It’s difficult to know where to start with this post as there is so much to say about Wilko Johnson and everyone is in a frenzy of talking about him at the moment, mainly for the tragic fact he has recently announced that he is dying. I was a bit of a late adopter of Dr Feelgood which is where Wilko started out if you like. Dr Feelgood – a crazy, bluesy, tough band from a place sort of near Essex although I wasn’t really quite sure exactly where, that played in pubs and were a bit punk, a bit rock, a bit blues and a bit loud. This was my basic perception of Dr Feelgood age 9 or 10. I thought they were people like my Dad – rebellious men that liked Chuck Berry, drinking, taking drugs and were a bit rock and roll. In hindsight I think the ten year old me got the immediate measure of them rather well. I remember seeing them on the Old Grey Whistle Test and thinking they were very exciting but I noticed they didn’t wear punk clothes and Lee Brilleaux suddenly played a very un-punk harmonica so I stopped paying attention after a while in a rather shallow fit of 11 year old would-be punk pique.
Fast forward to the premiere of Oil City Confidential in 2010 where I was completely blown away – not just by the film which filled in and made sense of all my Feelgood intervening gaps but also by the gig after the fllm. Wilko Johnson played live – it was an amazing gig with his bass cohort in crime Norman Watt-Roy playing his instrument like a musical corkscrew, Alison Moyet filling in for Lee Brilleaux with a voice of gob-smacking heavy blues perfection and Charles Shaar Murray on harmonica – wow – who knew?!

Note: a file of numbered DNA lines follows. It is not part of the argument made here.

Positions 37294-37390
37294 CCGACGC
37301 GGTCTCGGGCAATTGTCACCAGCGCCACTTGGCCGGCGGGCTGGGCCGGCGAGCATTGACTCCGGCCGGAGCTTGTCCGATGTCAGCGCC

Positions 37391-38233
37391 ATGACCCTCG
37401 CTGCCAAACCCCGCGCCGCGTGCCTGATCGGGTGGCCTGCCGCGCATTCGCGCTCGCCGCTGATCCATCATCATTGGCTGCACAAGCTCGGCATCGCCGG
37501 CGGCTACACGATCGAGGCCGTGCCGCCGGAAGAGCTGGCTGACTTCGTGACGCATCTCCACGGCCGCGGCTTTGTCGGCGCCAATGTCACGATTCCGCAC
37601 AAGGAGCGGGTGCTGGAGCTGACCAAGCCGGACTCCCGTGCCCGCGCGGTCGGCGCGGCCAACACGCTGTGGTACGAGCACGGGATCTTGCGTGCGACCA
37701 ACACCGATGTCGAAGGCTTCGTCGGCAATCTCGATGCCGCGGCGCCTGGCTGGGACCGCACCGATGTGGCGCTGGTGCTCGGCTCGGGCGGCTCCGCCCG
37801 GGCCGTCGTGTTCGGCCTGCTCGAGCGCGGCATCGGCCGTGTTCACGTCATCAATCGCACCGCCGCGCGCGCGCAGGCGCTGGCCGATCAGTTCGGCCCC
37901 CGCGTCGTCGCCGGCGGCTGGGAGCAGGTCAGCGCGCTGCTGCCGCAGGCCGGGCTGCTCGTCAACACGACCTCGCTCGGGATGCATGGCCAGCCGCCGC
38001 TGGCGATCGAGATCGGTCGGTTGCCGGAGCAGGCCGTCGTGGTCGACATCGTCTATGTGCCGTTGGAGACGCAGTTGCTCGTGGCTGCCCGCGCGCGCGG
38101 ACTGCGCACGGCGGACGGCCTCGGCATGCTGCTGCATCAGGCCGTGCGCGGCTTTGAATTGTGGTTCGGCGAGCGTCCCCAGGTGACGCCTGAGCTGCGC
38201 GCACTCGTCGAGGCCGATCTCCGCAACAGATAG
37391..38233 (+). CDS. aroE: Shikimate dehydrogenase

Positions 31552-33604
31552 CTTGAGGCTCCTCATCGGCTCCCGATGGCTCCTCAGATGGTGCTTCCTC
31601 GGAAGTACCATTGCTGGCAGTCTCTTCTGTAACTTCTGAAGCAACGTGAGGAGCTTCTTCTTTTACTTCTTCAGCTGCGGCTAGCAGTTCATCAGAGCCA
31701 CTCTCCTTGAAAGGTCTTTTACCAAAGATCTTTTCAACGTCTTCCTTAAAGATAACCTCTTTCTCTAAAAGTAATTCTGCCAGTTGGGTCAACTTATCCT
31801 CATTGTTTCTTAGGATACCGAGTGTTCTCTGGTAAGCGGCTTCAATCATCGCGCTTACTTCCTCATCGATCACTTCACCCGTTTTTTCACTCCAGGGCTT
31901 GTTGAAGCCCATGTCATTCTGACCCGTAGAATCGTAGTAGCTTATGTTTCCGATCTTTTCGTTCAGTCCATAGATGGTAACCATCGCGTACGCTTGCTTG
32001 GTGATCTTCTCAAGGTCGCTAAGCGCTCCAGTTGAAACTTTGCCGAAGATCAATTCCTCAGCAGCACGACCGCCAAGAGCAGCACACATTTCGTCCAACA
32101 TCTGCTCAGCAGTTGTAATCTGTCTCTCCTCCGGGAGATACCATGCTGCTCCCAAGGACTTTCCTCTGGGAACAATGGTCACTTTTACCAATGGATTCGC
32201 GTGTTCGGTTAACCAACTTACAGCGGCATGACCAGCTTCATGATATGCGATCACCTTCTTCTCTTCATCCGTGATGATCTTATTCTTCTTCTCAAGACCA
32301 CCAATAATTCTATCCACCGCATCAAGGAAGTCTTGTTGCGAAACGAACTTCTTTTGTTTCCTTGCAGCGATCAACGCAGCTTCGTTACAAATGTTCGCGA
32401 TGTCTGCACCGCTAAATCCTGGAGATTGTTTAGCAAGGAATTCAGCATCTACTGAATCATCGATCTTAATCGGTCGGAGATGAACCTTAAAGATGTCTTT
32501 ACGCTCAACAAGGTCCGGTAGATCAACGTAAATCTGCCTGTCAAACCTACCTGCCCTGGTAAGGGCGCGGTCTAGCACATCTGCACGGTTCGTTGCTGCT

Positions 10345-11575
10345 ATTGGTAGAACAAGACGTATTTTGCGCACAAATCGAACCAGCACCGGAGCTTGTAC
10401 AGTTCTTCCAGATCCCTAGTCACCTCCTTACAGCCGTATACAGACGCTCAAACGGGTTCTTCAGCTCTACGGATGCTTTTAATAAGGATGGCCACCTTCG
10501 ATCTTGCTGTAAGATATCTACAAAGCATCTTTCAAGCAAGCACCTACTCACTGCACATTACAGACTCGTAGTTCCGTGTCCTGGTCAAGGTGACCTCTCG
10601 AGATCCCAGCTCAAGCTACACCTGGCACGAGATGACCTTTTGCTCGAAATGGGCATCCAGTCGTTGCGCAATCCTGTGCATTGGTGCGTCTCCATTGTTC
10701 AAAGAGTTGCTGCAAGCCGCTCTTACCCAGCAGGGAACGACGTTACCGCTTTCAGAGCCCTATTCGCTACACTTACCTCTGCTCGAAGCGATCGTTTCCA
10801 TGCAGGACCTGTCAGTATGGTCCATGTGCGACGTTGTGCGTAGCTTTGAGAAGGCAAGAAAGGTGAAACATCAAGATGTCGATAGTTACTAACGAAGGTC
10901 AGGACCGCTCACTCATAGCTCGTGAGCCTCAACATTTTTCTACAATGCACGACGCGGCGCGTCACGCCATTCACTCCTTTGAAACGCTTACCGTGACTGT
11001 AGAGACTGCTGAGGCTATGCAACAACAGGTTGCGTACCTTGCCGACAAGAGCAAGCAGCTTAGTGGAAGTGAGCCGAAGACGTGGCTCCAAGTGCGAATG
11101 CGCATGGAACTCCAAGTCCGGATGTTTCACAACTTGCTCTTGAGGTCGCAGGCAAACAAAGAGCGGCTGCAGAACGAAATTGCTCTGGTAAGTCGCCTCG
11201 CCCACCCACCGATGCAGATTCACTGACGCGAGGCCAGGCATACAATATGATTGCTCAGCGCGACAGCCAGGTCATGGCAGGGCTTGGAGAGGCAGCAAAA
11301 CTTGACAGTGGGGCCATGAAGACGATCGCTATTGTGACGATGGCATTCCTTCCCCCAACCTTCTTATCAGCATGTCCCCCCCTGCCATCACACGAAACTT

Fast forward to last Sunday night standing behind a lot of men of a certain age in jeans and fleeces drinking beer. Basically this…
Yes. Finally it was here. The thing we had all been dreading. This was Wilko’s last and final gig. I was in two minds earlier in the year whether to get tickets as I was worried that I would end up watching a favourite legend surrounded by grown men (in jeans and fleeces!) crying their eyes out and swigging beer which they would eventually spill over me because they were so upset. And I didn’t really fancy being a part of what could have become a maudlin gawpfest. Needless to say, I overcame my unfounded paranoia and shut up and got tickets. So there I was at Koko on a Sunday night waiting for one of the world’s most lovely, talented and interesting men Wilko Johnson to come on stage. I did actually move because I genuinely was behind the tallest man ever to be seen at a gig. He was also standing next to his friend – the broadest man ever to venture to a gig so I somehow sidled through them and ended up in a lung-squashing position further forward but at least I could see.
The support band were amazing. Eight Rounds Rapid are officially my new favourite new band. A razor sharp four piece from Southend. They usually play to small crowds of 200 and here they were killing it in front of 3000. They were raw and strong and all I could think of was ‘oh hurray and thank you, punk does live!’ Sharp boys in sharp suits playing proper music with so much talent, attitude and spark. It was all there. The lead singer reminded me of a reincarnated Brilleaux with an added touch of bitter spikiness. Totally refreshing and fresh in every way.